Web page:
http://t.co/TE3SyvgB FORO I+E I Reunión Internacion.
See on www.index-f.com
“The Nature of Knowing
One of the most important innovations that an educator can embrace is not a software program or particular technological tool, but rather a philosophy of teaching. In the 20th Century, the theory behind learning and the very nature of knowledge has changed several times. Learning theory has moved from Pavlovian and Skinnerian Behaviorism at the start of the 20th Century , to Cognitivism inspired by Bruner and Piaget in the 1960’s, to the Constructivist ideas of Vygotsky in the 1990’s and, most recently, to Social Constructivism (SC) with theorist such as Lave and Wenger leading the way. Under the social constructivist paradigm, social interaction is required for learning to take place. This most recent change aligns nicely with online education because of the advanced communication technology of the Internet and the prevalence of online social networks and the collaborative meaning-making tools of Web 2.0. These elements are central to both social constructivism and Web 2.0 and the delivery of online education on the Internet and the use of these technologies makes social constructivism a natural fit for virtual learning.”
Dr Justin Marquis makes a case for Social Constructivism as the learning theory for today’s digital age leveraging Web 2.0 social media to support the design of authentic learning experiences and collaborative meaning formation.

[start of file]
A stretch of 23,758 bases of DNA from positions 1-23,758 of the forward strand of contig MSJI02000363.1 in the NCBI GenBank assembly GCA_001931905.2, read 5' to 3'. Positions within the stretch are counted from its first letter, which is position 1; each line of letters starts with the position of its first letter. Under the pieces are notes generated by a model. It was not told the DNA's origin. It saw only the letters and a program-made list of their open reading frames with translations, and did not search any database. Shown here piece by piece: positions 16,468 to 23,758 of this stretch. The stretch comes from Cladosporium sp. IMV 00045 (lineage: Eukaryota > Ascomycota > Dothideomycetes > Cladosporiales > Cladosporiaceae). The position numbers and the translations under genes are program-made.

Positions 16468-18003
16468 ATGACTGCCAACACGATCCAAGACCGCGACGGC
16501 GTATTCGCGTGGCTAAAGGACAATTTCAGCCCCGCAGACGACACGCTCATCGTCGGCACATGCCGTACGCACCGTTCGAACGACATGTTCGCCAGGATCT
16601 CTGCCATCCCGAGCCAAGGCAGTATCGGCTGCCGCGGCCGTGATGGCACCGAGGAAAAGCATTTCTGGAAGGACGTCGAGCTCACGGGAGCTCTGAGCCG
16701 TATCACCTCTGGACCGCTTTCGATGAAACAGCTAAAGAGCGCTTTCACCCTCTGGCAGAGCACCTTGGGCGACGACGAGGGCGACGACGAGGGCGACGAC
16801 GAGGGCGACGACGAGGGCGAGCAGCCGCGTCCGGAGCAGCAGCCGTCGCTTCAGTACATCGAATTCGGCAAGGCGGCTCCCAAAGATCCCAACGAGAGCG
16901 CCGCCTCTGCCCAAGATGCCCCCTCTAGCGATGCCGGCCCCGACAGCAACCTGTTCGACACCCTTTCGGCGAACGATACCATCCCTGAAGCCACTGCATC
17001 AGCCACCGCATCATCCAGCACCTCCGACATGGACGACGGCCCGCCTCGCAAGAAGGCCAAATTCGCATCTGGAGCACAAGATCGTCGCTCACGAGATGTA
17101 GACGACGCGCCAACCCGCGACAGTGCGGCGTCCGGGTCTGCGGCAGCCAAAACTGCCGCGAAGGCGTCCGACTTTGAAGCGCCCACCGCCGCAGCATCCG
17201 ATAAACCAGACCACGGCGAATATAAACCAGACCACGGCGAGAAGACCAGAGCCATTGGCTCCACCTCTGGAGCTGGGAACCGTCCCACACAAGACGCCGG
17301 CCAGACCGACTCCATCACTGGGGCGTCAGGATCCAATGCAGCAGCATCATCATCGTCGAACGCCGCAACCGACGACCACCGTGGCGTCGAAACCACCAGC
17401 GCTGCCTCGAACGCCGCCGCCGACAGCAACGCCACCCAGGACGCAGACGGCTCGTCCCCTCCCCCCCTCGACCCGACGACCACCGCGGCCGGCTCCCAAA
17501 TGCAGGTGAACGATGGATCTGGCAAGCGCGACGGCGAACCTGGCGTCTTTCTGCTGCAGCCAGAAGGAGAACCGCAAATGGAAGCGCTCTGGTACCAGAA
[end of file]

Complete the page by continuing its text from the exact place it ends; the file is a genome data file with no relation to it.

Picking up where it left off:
See on www.onlineuniversities.com
“A number of new ‘theories’ are emerging in the digital age, as people attempt to provide explanations for what is happening with learning. Some argue that learning is changing as a direct result of technology. Learners are indeed consuming, creating, organising and sharing a lot more content than they ever previously did. The exponential rise in user generated content on social media sites bears testament to this, and when these kind of activities spill over into the formal learning domain, previously well established learning theories are challenged. We now see the emergence of a number of new theories that attempt to explain learning in the 21st Century. These include heutagogy, paragogy, connectivism and rhizomatic learning. One of the characteristics of learning through digital media is the ability to crowd source content, ideas and artefacts, and to promote and participate in global discussions. That’s why I want to ask the questions: What
is learning? Does it differ from learning prior to the advent of global communications technology? Does learning now require new explanatory frameworks?”
These questions have really got me thinking…..
See on steve-wheeler.blogspot.fr
“From understanding what digital literacy is, to developing skills and establishing ethical principles for students, our live chat panel share ideas and resources for universities…
Josie Fraser, social and educational technologist, Leicester City Council
First define what you mean by digital literacy: The definition I most frequently use is this one: digital literacy = digital tool knowledge + critical thinking + social engagement. Then it’s worth knowing its main characteristics:
• It supports and helps develop traditional literacies
• It’s a life-long practice
• It’s about skills, competencies and critical reflection on how these skills and competencies are applied
• It’s about social engagement”
See on www.guardian.co.uk